Tuesday, April 16, 2013

Indie Gem: Dark Horse (2011)

Excerpt from an actual text message conversation:

Me: Just watched Dark Hose, have you seen it? Todd Solondz still has it.

Friend: No, what's it about?

Me: The same thing as every Todd Solondz flick: being a loser.

Indeed, Todd Solondz is the reigning voice of the cinematic loser. Although a statement like that indicates he is on their side which he certainly is not. He's not on anyone's side. What makes his films so hard to consume, especially if viewing them under the impression that you're about to see a comedy, is that Solondz's voice is always cold, objective, intellectual and completely detached. He seems to exist in his own world which he shares with only himself. This is, after all, the man who once complained that a waitress in a diner calling him "dear" was too personal and made him uncomfortable.

This is what Solondz looks like:

His characters have included a gawky adolescent girl:

A chronic masturbater who picks random names out of the phone book to make lewd phone calls to:

And a suburban pedophile who drugs and rapes his son's friends during sleepovers:

Solondz once recounted presenting Happiness, the masterpiece that features the pedophile, and afterwards was approached by a pedophile who thanked him for "actually getting it right." He was allegedly disgusted by this.

And, with that, we have the cinema of Todd Solondz.

It's a cinema of indifference. I'd, like everyone else, call Solondz a master of black comedy but, whaddya know, he hates the term. Of course he does. To call his films comedies would mean he's moved someone emotionally into feeling something generic and therefore unreal and we surely wouldn't want that, would we?

So, his is also a cinema of observation. There's no comment on these characters; no point of view regarding their place within society. These films are simply observational character studies. They admit that these people exist in the world and that's about it. Solondz leaves it up to us to decide how we feel about sharing the same world as them, leading audiences by the hand into uncomfortable situations and abandoning them there to find their own way out.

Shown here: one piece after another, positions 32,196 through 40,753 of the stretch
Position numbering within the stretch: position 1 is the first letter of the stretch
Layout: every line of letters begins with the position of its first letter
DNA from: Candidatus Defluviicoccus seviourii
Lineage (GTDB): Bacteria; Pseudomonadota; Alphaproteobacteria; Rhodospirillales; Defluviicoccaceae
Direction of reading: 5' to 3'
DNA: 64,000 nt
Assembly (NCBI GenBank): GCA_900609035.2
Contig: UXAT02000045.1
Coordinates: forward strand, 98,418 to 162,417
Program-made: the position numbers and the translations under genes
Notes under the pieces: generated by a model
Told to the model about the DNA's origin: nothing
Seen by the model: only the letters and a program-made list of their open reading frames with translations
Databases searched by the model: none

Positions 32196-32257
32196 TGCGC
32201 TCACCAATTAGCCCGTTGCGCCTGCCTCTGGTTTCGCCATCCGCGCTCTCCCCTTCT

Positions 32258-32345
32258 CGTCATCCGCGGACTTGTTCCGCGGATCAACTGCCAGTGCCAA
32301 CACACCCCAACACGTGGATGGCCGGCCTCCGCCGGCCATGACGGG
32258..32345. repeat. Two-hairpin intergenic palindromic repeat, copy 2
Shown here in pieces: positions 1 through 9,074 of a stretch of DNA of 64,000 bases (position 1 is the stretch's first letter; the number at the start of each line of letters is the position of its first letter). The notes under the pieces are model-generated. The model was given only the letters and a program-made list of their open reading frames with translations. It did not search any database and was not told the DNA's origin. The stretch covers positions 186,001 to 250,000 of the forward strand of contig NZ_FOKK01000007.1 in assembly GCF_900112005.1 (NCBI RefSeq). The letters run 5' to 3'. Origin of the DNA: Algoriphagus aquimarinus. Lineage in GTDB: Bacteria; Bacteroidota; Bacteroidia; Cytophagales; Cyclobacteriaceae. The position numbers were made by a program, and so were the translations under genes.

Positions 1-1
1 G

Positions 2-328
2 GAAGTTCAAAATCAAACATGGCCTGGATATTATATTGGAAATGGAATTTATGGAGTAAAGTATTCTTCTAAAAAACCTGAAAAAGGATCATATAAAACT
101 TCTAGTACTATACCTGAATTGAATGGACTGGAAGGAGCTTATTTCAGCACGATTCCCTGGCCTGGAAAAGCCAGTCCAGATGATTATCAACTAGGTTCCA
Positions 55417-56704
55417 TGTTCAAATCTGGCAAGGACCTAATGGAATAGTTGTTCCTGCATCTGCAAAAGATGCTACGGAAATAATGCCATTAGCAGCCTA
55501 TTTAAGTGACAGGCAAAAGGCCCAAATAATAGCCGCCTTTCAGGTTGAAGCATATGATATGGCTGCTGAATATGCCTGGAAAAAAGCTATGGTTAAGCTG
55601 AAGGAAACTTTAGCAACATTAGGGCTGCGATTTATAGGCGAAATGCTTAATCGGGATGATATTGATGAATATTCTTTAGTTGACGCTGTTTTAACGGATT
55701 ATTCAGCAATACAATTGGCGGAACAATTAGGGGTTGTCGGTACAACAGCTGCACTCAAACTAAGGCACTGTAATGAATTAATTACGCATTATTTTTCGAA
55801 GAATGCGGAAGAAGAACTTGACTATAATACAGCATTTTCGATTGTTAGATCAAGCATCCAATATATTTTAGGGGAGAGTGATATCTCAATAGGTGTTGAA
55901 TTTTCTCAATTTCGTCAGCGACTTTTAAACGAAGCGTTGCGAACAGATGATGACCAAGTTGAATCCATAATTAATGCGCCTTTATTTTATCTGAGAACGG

Needless to say, he's not for all tastes.

And now comes his latest Dark Horse, which, like all of his films, is an unsung gem.

It revolves around this man:

Abe, middle-aged, single, misunderstood, drives a Hummer, living at home with his parents who don't really do much but sit, glued to the TV.

Abe works for his cold father who prefers his brother who went off and became a doctor. He doesn't do much at work but surf Ebay, wondering if he should pay $400 for a sealed Thundercats action figure when he already has two of them in his bedroom and throws angry tantrums every time he's accused on not doing the minimum his job requires of him.

He meets this girl at a wedding. He fails to recognize her indifference towards him.

She's also middle-aged, living at home and depressed, a failed writer on the rebound after a break-up.

Needless to say, like all of Solondz's characters, this man is the recipient of both my sympathy and my disgust. He's a loud, oafish man; a lazy child who needs to grow up and get his shit together. At the same time, there must be some relevance to his internal sadness caused by his aloof parents who really pay him no mind as he coasts through life without guidance or direction. Who's fault is arrested development really anyway?

That's what Solondz does, provides both sides in a potential argument and leaves the rest up to us, always leaving the audience with the unpleasant reality of needing to make up their own minds. Is Abe a good man or a despicable one? Is all of this funny or tragic? Is there any hope for these people or are they all doomed by their social dysfunction? You can go on like this all day. This is, after all, the only film in which the scene where someone finally calls Abe out on his bullshit is cut , mid dialogue, before it finishes.

So does that mean there's no hope after all? The film doesn't quite seem to be sure and, before it comes to it's final conclusion, after a string of dream sequences that flip flop your emotional perceptions back and forth several times, neither will you.

As a filmmaker Solondz is in a league of his own. He's that weird guy over in the corner of the room, not saying much, not socializing with anyone; just watching and taking it all in. His films are a reflection of how he sees us. After having seen them, the question is always the same: How does that make you feel?

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